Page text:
Mysterious Murders Shock Tibetan Community
(by Emma Levine | Outlook | February 19, 1997)

Three Tibetan monks stabbed brutally to death; a trail of bloody footprints; a history of repeated death threats; Chinese spies; hired assassins and a community that seems to have closed ranks....

All the ingredients of a bizarre whodunit, yet there was nothing unreal about the discovery made by a young monk studying at the Buddhist Institute of Dialectics in the village of McLeod Ganj. On the night of February 4 at 8 pm, just four days before Losar, the Tibetan New Year, when he took tea for his director and two students, working together on translating manuscripts at the director's residence, the young monk found them stabbed brutally: 70-year-old Lopsang Gyatso, the director, on his bed; Nagawang Lodoe and Lobsang Nagawang, both in their 20s, on the floor.

While some suspect the Shugdhen group, others blame the Chinese and still others treat it as a crime for money. Barely alive when they were found, one died on his way to the Delek Hospital. Lodoe was refused treatment there, and was sent to Chandigarh, dying shortly before arrival in the ambulance. "That made the tragedy worse," says one of his fellow students. "If he'd been treated locally they could have saved his life."

The following day, as the news filtered through town, Tibetan shops, offices and restaurants closed as a mark of respect. That afternoon the police followed a trail of bloody footprints outside a ground-floor room in the building next door and rounded its six Tibetan inmates for questioning. The suspects claimed they had only had a fight among themselves after a bout of drinking. Fingers point towards the Shugdhen group, a faction of Tibetan Buddhists who worship Dorje Shugdhen, the deity of wealth and fame. The Tibetan community is divided over its worship the Dalai Lama reportedly advised people against worshipping the deity in his teachings last year.

Gyatso too was a well-known opponent of Dorje Shugdhen and had reportedly received many death-threats from the Shugdhen group, who have a large following in London and a smaller one in Delhi. Superintendent RK Singh, who is leading the inquiry, is convinced that this group is behind the murders. But there are also murmurs within and outside the community that the Chinese may have a hand in the crime. "It is quite possible that the Chinese or a Tibetan paid to spy for the Chinese hired an assassin to kill the director who was a much respected and influential figure in our community. They will do anything to cause problems here," says Lobsang Tenphell, an assistant to the secretary of the Dalai Lama's office. "It is also possible that the men who are currently being questioned could have been paid by the Shugdhen group. After all, they were men with little money who could have been tempted. Who knows?"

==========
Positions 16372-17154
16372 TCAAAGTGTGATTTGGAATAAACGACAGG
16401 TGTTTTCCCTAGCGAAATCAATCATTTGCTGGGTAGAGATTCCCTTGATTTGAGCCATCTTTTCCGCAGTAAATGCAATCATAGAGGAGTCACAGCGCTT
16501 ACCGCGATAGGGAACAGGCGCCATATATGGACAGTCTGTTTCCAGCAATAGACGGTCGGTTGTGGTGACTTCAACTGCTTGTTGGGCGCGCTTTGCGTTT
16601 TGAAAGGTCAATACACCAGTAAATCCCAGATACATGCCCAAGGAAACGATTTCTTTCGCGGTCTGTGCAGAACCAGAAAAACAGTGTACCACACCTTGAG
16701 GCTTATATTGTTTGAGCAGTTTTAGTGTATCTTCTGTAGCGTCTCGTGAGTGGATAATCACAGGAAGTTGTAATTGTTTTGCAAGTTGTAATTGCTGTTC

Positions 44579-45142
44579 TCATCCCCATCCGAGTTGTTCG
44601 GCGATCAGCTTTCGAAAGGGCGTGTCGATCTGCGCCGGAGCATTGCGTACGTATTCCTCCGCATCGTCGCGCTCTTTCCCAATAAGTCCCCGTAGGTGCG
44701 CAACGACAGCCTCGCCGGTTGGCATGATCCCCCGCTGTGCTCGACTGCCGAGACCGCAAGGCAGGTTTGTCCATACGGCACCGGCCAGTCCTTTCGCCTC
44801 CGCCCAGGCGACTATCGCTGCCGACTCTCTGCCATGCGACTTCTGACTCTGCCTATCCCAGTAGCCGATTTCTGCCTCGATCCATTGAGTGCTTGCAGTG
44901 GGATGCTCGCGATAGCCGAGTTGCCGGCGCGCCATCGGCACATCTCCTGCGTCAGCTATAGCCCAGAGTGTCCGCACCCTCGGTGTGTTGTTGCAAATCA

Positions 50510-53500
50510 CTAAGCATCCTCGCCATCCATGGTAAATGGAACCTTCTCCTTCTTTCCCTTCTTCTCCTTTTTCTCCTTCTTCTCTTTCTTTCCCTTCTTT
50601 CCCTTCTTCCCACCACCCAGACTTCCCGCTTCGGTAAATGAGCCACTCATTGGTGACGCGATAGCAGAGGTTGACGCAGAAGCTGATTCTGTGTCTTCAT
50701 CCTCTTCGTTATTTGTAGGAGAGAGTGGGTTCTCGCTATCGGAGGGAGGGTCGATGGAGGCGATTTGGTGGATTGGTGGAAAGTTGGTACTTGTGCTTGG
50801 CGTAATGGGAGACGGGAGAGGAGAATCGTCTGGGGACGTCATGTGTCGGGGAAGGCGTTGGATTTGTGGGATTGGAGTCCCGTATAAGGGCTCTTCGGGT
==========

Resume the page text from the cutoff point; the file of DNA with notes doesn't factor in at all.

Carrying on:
Others think it has nothing to do with religion or politics. "Itís all about money. After all, this happened a few days after the director returned from a trip to Hong Kong," says Rajiv, a travel agent who lives next to the Institute of Dialectics. "Why isn't anyone talking? Local residents say they saw and heard nothing," wonders an American writer who has studied the Tibetan culture.

"This is like Italy people are afraid to talk." The reticence is surprising since the room where the murders took place is on the middle floor of a three-storey building, visible from surrounding houses, the Namgyal Temple (the Dalai Lama's temple) and the Institute of Dialectics. Says Singh:

"It's difficult to believe there are no witnesses. We're trying for more cooperation from the Tibetans' own security organisation. We need their help and want them to be more open, but they are a closed community, suspicious of Indians." No clues were recovered from the location itself. A large sack containing a bloodstained bedsheet, a small cushion caked with blood and some clothes are not being treated as vital evidence by the police. Says Singh: "We took what we thought was relevant from the room for forensic testing to our lab in Shimla. We'll have the results shortly."

Hundreds gathered outside the Namgya Temple at the time of cremation of the dead monks. Mourners lined the streets waiting for the convoy of vehicles carrying the bodies from Dharamshala. Clutching incense sticks, some followed the vehicles for about 2 km to the cremation ground.

Darkness enveloped McLeod Ganj that evening, the silence broken only by explosions of firecrackers in celebration of Losar. Meant to drive away evil spirits, the children lighting them seemed oblivious of other dark spirits lurking in the community.

Friends of Tibet (INDIA)
Friends of Tibet (INDIA), PO Box 16674, Bombay 400050